• A61N1/3686Heart stimulators controlled by a physiological parameter, e.g. heart potential comprising more than one electrode co-operating with different heart regions configured for selecting the electrode configuration on a lead
    • AHUMAN NECESSITIES
    • A61MEDICAL OR VETERINARY SCIENCE; HYGIENE
    • A61NELECTROTHERAPY; MAGNETOTHERAPY; RADIATION THERAPY; ULTRASOUND THERAPY
    • A61N1/00Electrotherapy; Circuits therefor
    • A61N1/18Applying electric currents by contact electrodes
    • A61N1/32Applying electric currents by contact electrodes alternating or intermittent currents
    • A61N1/36Applying electric currents by contact electrodes alternating or intermittent currents for stimulation
    • A61N1/362Heart stimulators
    • A61N1/365Heart stimulators controlled by a physiological parameter, e.g. heart potential
    • A61N1/368Heart stimulators controlled by a physiological parameter, e.g. heart potential comprising more than one electrode co-operating with different heart regions
    • A61N1/3684Heart stimulators controlled by a physiological parameter, e.g. heart potential comprising more than one electrode co-operating with different heart regions for stimulating the heart at multiple sites of the ventricle or the atrium
    • AHUMAN NECESSITIES
    • A61MEDICAL OR VETERINARY SCIENCE; HYGIENE
    • A61NELECTROTHERAPY; MAGNETOTHERAPY; RADIATION THERAPY; ULTRASOUND THERAPY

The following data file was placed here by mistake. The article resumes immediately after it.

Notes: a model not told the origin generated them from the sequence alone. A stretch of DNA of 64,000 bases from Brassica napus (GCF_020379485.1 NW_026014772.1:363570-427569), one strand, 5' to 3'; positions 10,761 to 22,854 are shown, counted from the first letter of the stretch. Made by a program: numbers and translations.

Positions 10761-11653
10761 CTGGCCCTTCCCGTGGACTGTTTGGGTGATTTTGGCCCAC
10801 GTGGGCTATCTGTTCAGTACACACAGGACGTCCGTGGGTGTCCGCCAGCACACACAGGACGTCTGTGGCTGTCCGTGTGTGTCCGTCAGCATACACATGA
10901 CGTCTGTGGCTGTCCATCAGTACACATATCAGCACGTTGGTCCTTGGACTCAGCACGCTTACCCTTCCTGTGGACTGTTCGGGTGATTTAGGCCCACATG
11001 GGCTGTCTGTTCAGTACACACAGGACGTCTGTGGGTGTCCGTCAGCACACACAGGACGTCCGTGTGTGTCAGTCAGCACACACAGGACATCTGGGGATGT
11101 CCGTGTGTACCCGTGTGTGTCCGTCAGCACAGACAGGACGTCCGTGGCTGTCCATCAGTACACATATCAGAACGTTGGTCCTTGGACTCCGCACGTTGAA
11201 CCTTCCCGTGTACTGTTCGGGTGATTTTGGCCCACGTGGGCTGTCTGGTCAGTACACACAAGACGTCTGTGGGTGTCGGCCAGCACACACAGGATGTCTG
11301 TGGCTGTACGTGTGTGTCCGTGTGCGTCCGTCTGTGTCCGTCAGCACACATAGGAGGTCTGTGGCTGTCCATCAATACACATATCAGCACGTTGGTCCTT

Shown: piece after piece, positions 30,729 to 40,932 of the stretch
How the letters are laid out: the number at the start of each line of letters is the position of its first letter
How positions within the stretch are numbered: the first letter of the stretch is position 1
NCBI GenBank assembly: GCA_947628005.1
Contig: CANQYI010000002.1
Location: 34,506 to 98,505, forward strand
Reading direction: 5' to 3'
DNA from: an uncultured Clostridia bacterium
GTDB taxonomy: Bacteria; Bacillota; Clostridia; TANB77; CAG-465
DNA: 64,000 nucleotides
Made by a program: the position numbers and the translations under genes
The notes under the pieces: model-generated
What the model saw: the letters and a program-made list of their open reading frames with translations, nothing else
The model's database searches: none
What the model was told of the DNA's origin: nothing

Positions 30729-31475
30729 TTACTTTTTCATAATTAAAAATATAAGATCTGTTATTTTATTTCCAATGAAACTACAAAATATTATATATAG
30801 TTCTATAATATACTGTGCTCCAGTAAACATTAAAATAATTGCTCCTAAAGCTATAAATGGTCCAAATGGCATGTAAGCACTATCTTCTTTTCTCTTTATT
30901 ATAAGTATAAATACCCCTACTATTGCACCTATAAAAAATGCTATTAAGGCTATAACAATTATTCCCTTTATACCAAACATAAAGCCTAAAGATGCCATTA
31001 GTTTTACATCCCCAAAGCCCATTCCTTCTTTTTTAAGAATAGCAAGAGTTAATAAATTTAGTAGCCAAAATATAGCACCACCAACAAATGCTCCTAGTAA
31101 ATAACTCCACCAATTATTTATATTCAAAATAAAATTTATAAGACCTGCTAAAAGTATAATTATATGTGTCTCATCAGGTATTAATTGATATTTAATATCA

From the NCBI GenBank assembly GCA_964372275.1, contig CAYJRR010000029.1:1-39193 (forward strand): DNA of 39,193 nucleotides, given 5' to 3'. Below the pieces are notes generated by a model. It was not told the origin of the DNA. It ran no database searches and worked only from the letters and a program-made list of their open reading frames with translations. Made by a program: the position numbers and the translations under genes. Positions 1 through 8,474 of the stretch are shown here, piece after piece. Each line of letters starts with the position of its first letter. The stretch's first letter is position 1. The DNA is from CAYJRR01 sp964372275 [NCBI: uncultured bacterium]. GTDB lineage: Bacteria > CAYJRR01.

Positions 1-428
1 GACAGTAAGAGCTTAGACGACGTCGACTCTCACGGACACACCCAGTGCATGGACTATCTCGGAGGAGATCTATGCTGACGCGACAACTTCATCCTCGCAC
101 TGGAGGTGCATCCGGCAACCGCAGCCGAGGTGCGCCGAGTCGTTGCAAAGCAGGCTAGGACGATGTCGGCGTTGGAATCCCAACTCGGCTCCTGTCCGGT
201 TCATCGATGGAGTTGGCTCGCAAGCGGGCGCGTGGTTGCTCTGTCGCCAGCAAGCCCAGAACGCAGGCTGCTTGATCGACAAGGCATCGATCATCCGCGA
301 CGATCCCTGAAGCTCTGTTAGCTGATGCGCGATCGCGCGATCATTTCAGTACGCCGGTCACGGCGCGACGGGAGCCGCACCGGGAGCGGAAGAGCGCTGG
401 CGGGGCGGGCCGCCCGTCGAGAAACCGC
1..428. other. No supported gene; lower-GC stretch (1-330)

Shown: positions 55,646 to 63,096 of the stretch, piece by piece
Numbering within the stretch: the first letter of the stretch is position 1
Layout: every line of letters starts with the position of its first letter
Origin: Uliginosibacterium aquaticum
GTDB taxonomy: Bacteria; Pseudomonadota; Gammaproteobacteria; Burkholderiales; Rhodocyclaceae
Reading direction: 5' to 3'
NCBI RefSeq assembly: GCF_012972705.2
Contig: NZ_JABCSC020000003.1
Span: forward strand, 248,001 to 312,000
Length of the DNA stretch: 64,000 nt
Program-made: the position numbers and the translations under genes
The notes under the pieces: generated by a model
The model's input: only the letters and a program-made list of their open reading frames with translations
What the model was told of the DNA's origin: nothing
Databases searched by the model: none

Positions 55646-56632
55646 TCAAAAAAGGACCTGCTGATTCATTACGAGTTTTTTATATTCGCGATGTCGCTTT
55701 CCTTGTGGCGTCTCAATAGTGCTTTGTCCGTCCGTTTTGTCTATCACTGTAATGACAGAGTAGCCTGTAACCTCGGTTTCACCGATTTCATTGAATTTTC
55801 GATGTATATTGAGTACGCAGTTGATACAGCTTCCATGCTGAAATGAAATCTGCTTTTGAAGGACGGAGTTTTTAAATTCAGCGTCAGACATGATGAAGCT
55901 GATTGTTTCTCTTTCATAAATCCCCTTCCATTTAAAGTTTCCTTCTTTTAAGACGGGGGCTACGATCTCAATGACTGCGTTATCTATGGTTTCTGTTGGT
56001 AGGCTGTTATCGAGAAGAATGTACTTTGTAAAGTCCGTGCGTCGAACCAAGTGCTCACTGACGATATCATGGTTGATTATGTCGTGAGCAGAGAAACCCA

• A61N1/00Electrotherapy; Circuits therefor
    • A61N1/18Applying electric currents by contact electrodes
    • A61N1/32Applying electric currents by contact electrodes alternating or intermittent currents
    • A61N1/36Applying electric currents by contact electrodes alternating or intermittent currents for stimulation
    • A61N1/362Heart stimulators
    • A61N1/37Monitoring; Protecting
    • A61N1/3702Physiological parameters
    • A61N1/3704Circuits specially adapted therefor, e.g. for sensitivity control
    • AHUMAN NECESSITIES
    • A61MEDICAL OR VETERINARY SCIENCE; HYGIENE
    • A61NELECTROTHERAPY; MAGNETOTHERAPY; RADIATION THERAPY; ULTRASOUND THERAPY
    • A61N1/00Electrotherapy; Circuits therefor
    • A61N1/18Applying electric currents by contact electrodes
    • A61N1/32Applying electric currents by contact electrodes alternating or intermittent currents
    • A61N1/38Applying electric currents by contact electrodes alternating or intermittent currents for producing shock effects
    • A61N1/39Heart defibrillators
    • A61N1/3906Heart defibrillators characterised by the form of the shockwave
    • A61N1/3912Output circuitry therefor, e.g. switches

Abstract